- The Washington Times - Tuesday, March 9, 2004

Owens’ decision

Colorado Gov. Bill Owens has decided against a run for the Senate seat being vacated by fellow Republican Ben Nighthorse Campbell, citing family reasons and a desire to complete his second term.

The popular governor would have been considered a cinch to retain the Republican seat in a race against five unknown Democrats, although better-known Democrats are lining up to enter the race.

Republican Reps. Scott McInnis, Tom Tancredo and Bob Beauprez have expressed an interest in the job.

Mr. Owens said yesterday that his decision was more than “strategy and polls.”

“It comes down to what you know in your heart is the right thing to do,” he said at a news conference. “This time is not right for me, my family or for Colorado to make the kind of personal and professional commitment I know I must make to ensure victory.”

Mr. Owens and his wife, Frances, are separated and have three children.

Democratic Rep. Mark Udall promptly jumped into the race.

“I’m in the race. I’m packing my ropes and I’m getting ready to climb the mountain,” Mr. Udall told the Associated Press last night. The only other prominent Democrat to express interest in running is state Attorney General Ken Salazar.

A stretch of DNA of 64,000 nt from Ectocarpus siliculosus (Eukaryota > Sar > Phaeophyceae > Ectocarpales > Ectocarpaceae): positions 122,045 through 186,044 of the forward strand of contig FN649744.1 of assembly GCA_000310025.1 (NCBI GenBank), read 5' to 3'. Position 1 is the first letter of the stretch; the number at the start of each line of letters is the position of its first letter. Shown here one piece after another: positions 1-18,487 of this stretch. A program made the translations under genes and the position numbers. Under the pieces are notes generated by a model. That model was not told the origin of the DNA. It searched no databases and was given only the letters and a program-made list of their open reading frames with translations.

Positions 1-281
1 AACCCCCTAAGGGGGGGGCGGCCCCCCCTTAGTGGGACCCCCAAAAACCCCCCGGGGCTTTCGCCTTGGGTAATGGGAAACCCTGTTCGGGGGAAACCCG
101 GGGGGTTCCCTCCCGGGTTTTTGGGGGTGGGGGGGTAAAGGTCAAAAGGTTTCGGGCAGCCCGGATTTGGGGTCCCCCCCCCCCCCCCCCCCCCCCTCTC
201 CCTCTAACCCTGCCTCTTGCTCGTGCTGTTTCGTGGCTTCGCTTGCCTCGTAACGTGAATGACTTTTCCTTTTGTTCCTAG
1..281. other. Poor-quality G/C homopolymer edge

John and Jane

Sen. John Kerry should not try to distance himself from Jane Fonda, who “was neither wrong nor unconscionable in what she said and did in North Vietnam,” says Tom Hayden, one of Miss Fonda’s ex-husbands.

Miss Fonda became notorious as “Hanoi Jane” for her 1972 propaganda trip to Hanoi. Last month she blamed “a narrow, extremely conservative, right-wing segment” for publicizing a photo of her and Mr. Kerry at a 1970 antiwar rally as part of an “attempt to smear” the presumptive Democratic presidential nominee.

Mr. Hayden, who led the radical Students for a Democratic Society in its most militant protests of the ‘60s, cites a 2001 “Meet the Press” appearance where Mr. Kerry said that he had committed “atrocities” during his five-month combat tour in Vietnam. Mr. Kerry specifically took “responsibility for shooting in free-fire zones, search-and-destroy missions, and burning villages,” Mr. Hayden notes in the latest issue of the Nation.

“The attempted smearing of Kerry through the Fonda ‘connection’ is a Republican attempt to suppress an honest reopening of our unfinished exploration of the Vietnam era,” writes Mr. Hayden, who was a California state legislator for 18 years.